Tuesday, November 1, 2011

Halloween and a Can of Worms

Photo Credit Photo Credit

To do, or not to do, that is the question! We've just 'celebrated' Halloween here in Australia. In the past, I've never really thought a lot about it. It's never been a big thing over here, so I haven't really had to think about it much. For some reason though, it really took off this year over here. It's been interesting reading people's responses to Halloween, both on Facebook and on various blogs... there are a lot of opinions out there and I must say, it's gotten me quite confused!

In Australia at least, there seems to be two main reasons that people are against Halloween: 1.) It's part of the American culture, so why bring it to Australia? Keep it in the US where it belongs (or thoughts along those lines) or; 2.) It's part of the occult and we shouldn't be involved in anyway, no matter how harmless it seems.

So, let me address each of these:

1.) It's part of the American culture, so why bring it to Australia?
As I've said many times in this blog, I'm an American. I've never lived over there, but my mum and her family are from there and in many ways, my heart belongs over there too. So, for American traditions to creep into Australia, I don't mind so much! It brings a little piece of the home I've never actually lived in, to my home here in Australia. So, yes, I'm a little biased in that regard. I don't know how I'd feel about it if I didn't have an American heritage... but I love, love, love the US so I'm pretty open to it!

I'm amazed that Halloween has started to take off here... I remember years ago, when I was still in primary school, I dressed up in my nurses dress up outfit and went trick or treating with Mum and my brother/s. We only did the street and our block and when we got home, the only thing we actually 'scored' was an apple! None of our neighbours had any clue really that it was Halloween. These days, even if you aren't prepared (and don't have candy at the ready), most people will have some inkling that it's happening around them.

2.) It's part of the occult and we shouldn't be involved in anyway, no matter how harmless it seems.
This point isn't as easy to make a decision on. I'm really not sure which way I sway. I hear one argument and think that person has a valid point, but then I hear from the other side of the argument and think that that person has as just a valid point as the first person.

My biggest contention FOR Halloween is that Halloween, Easter and Christmas (along with other dates in the year) were originally pagan rituals that became Christianised. If I were to 'boycott' Halloween because it originated from pagan rituals, I feel that in order not to become hypocritical, I would need to also boycott celebrating Christmas and Easter because they also have pagan origins. I can't imagine doing that, especially seeing as my husband is a pastor and Christmas and Easter are the two main seasons on the church calendar, not to mention the fact that I wouldn't want to boycott them!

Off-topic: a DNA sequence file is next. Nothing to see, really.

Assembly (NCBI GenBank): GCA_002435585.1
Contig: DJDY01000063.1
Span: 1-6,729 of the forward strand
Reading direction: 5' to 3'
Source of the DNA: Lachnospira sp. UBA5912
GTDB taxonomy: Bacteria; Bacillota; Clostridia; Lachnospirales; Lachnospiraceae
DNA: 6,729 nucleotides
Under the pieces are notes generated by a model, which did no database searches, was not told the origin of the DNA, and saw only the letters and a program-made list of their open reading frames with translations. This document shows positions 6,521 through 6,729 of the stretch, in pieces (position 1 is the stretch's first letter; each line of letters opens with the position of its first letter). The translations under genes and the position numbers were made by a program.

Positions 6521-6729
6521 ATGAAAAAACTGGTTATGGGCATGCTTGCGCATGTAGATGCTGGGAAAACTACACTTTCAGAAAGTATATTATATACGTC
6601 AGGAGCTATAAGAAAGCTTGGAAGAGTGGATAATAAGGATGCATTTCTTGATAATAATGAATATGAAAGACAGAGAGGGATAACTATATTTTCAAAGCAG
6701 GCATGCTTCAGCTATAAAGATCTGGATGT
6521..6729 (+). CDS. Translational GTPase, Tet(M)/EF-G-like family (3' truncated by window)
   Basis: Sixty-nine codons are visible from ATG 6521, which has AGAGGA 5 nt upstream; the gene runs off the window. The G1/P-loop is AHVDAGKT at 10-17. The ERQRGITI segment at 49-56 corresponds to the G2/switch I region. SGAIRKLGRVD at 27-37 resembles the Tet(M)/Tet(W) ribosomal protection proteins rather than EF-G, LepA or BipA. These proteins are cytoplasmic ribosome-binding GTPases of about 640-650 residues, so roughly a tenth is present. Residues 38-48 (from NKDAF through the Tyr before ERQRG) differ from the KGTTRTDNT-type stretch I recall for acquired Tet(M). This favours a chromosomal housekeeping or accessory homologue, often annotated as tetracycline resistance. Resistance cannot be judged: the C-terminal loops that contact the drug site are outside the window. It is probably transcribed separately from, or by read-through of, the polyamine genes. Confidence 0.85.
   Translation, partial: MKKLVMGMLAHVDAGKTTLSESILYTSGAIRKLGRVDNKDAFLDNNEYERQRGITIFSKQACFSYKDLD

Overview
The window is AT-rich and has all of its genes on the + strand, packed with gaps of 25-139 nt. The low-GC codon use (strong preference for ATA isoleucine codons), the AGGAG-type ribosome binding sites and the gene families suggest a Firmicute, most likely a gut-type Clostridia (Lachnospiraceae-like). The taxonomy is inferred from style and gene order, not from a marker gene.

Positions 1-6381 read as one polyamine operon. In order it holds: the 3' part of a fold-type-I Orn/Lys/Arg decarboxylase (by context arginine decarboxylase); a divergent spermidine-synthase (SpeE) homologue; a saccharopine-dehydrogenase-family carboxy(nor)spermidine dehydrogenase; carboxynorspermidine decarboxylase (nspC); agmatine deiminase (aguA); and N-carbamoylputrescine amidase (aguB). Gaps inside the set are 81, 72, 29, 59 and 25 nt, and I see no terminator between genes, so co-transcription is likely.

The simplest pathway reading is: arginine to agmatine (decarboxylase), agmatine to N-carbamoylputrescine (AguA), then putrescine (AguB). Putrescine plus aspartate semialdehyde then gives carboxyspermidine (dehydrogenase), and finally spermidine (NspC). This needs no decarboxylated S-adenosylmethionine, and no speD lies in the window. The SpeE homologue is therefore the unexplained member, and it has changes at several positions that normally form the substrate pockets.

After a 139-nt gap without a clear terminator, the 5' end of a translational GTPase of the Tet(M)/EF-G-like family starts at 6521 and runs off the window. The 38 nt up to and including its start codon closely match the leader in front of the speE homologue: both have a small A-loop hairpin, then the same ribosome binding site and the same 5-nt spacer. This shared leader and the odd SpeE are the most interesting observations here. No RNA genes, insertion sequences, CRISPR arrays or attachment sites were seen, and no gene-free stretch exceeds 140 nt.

One of the best arguments I've come across to combat the above thought, is that Christmas and Easter have a very specific purpose in the church calendar, and it celebrates the birth and death/resurrection of Jesus Christ. However, Halloween does not have this. Although, the church do have "Reformation", "All Saints Day" and "Harvest Festival" (lesser known here in Australia), they aren't actually associated with Halloween celebrations.

My Conclusion?
Actually, I don't have one! Because there are so many arguments for and against Halloween in light of the occult, it's really hard to make a decision. Because my heart errs on many/most things US, I think my persuasion for Halloween is "to do", (I can't work out which side I agree with regarding point 2 above, whereas I wholehearted don't have a problem with American traditions coming to Australia, so it kind of defaults to the 'yes' answer as opposed to the 'I'm not sure' answer) but I would try to tone it down a little in regards to the gore factor etc.

Little Spring was too young to participate in Halloween this year, but if we were to choose for her to be involved in future years, I think I would like her to be dressed up in something less occultish (such as witch, vampire, zombie etc - the 'stereotypical Halloween costume) and something a little more gentle (such as an animal, a particular person, TV character etc (which isn't so big yet here in Australia, but is much more common in the States now).

This year, I bought up big with the candy/chocolate as I was advised that the neighbourhood kids are big on trick or treating in this area. To get into the spirit (no pun intended!) of the occasion, I also bought a carved pumpkin candy jar to put the chocolates in and a couple of fake spiders to hang out the front.

I have so much to think about for next year. I would really value any opinions you may have on the matter, to help me clear my head!

(NB: I haven't gone through all the arguments that I've come across; there are so many of them and I didn't want to confuse you as well. If you are interested in some of the arguments I found, please click here or here. These were the main 2 sites that I came across.)

1 comment:

  1. My thoughts are, if you want to celebrate it in Australia that's fine, just learn the customs and etiquitte first! Rather than scoff (the parents) that the person who doens't have a lantern, or their front light on doesn't have any "candy".